Commemorating both the first World’s Parliament of Religions at the 1893 Columbian Exposition — the birth of the interfaith movement — as well as the convening of the first modern Parliament in Chicago in 1993, the Anniversary Banquet at the 2018 Parliament in Toronto featured the participation of Swami Sarvapriyananda, who heads the Vedanta Society of New York and is a dynamic figure in the Ramakrishna Order, and Dr. Lawrence Sullivan, a world-renowned historian of religions, Senior Fellow and President Emeritus of the Fetzer Institute.
At the 2018 Parliament, the Sacred Space Task Force curated a diverse series of religious and spiritual expressions, spaces, and lived experiences to emphasize the critical importance of sacred space to people of faith.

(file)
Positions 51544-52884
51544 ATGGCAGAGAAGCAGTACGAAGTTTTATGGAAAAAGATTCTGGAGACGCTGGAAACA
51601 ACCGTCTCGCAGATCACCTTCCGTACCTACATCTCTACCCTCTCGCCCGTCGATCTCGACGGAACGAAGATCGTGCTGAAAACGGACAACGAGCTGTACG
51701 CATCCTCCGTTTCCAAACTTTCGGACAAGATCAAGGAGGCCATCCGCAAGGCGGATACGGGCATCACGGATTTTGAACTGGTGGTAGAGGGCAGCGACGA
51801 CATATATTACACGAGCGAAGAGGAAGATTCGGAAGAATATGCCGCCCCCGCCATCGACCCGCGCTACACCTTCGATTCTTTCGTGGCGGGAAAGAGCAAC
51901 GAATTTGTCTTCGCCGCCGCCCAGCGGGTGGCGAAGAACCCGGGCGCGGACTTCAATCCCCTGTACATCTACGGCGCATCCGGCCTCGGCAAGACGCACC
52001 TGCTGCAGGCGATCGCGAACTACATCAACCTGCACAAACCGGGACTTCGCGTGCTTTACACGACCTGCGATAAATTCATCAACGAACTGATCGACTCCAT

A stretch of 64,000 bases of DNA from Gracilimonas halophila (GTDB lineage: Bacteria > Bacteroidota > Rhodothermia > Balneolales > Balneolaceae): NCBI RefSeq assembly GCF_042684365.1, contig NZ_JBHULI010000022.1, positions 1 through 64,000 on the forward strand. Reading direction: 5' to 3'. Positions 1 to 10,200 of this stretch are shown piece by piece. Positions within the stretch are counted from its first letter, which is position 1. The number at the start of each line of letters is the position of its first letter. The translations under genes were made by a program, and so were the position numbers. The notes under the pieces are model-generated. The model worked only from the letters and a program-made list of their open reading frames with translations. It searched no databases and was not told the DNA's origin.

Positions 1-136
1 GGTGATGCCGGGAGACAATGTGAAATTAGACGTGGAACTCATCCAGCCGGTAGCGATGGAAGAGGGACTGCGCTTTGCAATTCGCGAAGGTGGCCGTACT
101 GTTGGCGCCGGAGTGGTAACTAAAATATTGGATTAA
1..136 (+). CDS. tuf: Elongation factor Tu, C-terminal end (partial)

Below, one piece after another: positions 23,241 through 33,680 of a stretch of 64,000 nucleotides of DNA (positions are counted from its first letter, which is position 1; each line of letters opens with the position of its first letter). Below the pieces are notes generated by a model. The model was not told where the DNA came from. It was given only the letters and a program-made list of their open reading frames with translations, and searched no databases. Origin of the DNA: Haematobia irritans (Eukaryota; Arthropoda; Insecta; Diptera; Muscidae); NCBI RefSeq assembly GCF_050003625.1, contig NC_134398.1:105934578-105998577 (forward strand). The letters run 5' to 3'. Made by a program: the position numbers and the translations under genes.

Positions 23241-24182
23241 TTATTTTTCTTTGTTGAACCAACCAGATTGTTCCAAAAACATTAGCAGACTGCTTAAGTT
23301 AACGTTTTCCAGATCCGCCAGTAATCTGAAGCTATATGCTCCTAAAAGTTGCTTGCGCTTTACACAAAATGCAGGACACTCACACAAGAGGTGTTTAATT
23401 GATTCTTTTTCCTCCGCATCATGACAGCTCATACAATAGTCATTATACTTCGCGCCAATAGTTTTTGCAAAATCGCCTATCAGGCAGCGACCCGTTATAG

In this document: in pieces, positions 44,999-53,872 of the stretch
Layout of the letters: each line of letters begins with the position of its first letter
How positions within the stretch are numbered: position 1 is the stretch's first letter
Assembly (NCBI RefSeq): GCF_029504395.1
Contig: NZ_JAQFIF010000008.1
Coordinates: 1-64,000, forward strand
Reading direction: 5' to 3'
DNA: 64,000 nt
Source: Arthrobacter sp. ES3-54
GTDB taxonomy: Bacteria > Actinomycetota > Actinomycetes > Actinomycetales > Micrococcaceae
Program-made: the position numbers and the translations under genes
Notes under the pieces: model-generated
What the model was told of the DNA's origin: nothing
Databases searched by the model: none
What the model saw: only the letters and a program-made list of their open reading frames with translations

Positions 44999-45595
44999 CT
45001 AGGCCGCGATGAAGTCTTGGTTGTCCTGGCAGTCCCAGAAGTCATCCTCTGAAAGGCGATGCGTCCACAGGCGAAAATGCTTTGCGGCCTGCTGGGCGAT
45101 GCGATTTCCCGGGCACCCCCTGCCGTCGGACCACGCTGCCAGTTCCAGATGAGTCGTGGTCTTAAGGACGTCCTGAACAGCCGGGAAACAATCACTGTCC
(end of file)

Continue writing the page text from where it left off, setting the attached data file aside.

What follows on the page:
In partnership with Sacred Space International, the Sacred Space Task Force featured the Morgan Model Collection, a collection of architectural models. This partnership also organized the Sacred Spaces: Excursions Around Toronto where attendees had the opportunity to join walking and bus tours of faith spaces in the city of Toronto.
Additionally, faith and spiritual communities also came together to create “faith spaces” for attendees. A prayer wall and a labyrinth near the entrance of the convention centre were some of the few interactive sacred spaces participants enjoyed during the week of the Parliament.
Art exhibits and films are a critical aspect of the Parliament experience. Communities of faith and individuals from around the world come together to showcase their talent and provide unique experiences to thousands of attendees.
At the 2018 Parliament, the official Film Festival featured over 40 films and documentaries. Among them were documentary films like The Gate from SpringGreen Films, a sponsor of the Parliament, Portraits of Faith and Sacred, Feminine, Rising.